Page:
"All of the sudden it just went fast. They took him in and my husband says 'Yeah, they want to keep him.' And I'm like 'What?'" Batres said. "So my whole life changed right there, and it was really hard because he was 13 years old."

For the first six months, Rickson lived with his grandmother until his parents could settle things in Arizona and move to Holland. He took in Eredivisie matches, the top league in the nation, and was even a ball boy for one of them.

Even though Rickson missed out on perhaps the typical American high school experience, the teams he played for arranged for him to continue his studies while training. Rickson is a dual citizen now, and speaks both English and Dutch. 

Rickson switched clubs to NEC Nijmegen, and in late 2019 was surprised to be called up by U.S. Soccer's U-17 national team for a four-team tournament of friendly matches in Florida. 

"It was an honor. I never imagined being called up for a national team. Never crossed my mind," he said. "I did well in The Netherlands and I guess they saw that, and when I got there, it was crazy."

He played against The Netherlands in Florida, facing players he was familiar with. A few of the Dutch players were making big money having been signed by top-flight clubs. 

"I cried. I felt so proud. To see that little kid achieve his dreams is amazing," Batres said.

Then came some adversity, and the pandemic. 

After not having "my best year" as he put it, he met with his agency and was directed to an opportunity with North Texas. Rickson found that FC Dallas did a good job of developing players and getting them to MLS, and signed with the club for this season with an option for next.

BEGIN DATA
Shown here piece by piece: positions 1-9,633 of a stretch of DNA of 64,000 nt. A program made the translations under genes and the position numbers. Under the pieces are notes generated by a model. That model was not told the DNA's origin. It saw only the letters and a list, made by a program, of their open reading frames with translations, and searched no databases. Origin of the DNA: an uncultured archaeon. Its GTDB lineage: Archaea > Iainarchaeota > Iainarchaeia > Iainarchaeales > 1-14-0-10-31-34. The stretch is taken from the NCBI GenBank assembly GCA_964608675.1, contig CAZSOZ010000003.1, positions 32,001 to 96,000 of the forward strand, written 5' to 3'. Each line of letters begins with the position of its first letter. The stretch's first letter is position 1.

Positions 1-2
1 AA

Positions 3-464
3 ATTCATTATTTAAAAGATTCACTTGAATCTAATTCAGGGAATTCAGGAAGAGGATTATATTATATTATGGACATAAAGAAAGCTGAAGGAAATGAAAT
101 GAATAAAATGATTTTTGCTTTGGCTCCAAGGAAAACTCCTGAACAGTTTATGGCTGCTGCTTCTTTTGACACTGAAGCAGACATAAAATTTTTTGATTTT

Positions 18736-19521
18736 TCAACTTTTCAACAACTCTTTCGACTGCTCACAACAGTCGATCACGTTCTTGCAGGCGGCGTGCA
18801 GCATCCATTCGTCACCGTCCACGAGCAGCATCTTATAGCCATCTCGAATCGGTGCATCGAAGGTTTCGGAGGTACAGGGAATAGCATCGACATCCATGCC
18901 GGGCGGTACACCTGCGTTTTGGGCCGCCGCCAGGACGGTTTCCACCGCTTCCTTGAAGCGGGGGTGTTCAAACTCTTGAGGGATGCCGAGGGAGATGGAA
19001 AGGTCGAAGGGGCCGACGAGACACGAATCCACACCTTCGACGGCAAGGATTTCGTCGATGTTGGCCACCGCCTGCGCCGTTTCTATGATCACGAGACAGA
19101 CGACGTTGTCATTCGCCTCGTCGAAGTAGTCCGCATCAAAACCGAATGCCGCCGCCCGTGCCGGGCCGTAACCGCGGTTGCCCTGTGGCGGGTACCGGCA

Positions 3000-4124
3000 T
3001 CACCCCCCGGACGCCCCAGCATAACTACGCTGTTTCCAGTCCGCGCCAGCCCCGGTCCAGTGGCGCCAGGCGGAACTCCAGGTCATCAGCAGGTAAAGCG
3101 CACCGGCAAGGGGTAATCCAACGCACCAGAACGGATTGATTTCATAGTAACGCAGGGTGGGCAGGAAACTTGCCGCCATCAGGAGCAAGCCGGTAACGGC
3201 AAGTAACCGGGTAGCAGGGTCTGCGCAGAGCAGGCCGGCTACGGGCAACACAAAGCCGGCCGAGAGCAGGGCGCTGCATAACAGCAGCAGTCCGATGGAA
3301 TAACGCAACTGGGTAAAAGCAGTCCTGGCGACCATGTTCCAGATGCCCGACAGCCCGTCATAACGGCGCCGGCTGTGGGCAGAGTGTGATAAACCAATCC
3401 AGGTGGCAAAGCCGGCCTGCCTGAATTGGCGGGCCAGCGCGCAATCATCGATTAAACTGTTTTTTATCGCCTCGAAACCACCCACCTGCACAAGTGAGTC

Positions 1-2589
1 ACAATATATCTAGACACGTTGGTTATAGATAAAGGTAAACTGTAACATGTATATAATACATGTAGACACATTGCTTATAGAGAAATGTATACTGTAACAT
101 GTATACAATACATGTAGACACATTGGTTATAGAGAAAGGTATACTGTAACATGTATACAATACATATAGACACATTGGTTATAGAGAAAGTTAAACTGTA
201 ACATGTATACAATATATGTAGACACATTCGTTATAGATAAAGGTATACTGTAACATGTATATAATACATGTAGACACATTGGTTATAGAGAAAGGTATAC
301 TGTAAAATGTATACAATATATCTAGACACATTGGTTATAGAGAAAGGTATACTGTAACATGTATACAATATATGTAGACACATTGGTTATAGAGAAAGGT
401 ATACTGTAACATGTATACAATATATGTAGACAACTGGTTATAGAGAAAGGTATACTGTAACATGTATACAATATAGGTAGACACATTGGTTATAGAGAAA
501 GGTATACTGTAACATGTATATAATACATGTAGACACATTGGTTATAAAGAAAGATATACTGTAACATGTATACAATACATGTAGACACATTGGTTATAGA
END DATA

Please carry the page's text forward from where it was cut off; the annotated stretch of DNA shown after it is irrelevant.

Breaking into the regular playing rotation as a defender since then has been difficult. Rickson had a couple of injuries to deal with upon arrival to the club, and hasn't gotten much of an opportunity. 

But he's remained positive, and Batres says her son is mentally strong and not discouraged by his current situation. 

"You always have to keep your head up and keep going. No stopping," Rickson said.

CONCACAF Gold Cup quarterfinals

4:30 p.m., Qatar vs. El Salvador

7 p.m., Mexico vs. Honduras

Saturday, State Farm Stadium

What to watch for: Mexico is an 11-time North American region champion, looking for its 12th title and ninth Gold Cup trophy. No country in the CONCACAF soccer region of the world has won more. Qatar, the Asian Cup champion from 2019, won its group, as did Mexico, and both will play group runners-up in El Salvador and Honduras. The doubleheader, which will produce the semifinalists that will play in Texas next week, has been announced as a sellout by CONCACAF. Mexico has not conceded a goal in three tournament games. Honduras has two wins over Mexico in all-time Gold Cup play, however. Qatar leads the tournament with nine goals as a team, and El Salvador is looking to advance to the tournament semifinals for the first time its history.

Get in touch with Jose Romero at Jose.Romero@gannett.com. Find him on Twitter at @RomeroJoseM. 

This article originally appeared on Arizona Republic: Well-traveled local product Rickson Van Hees trying to make his way in pro soccer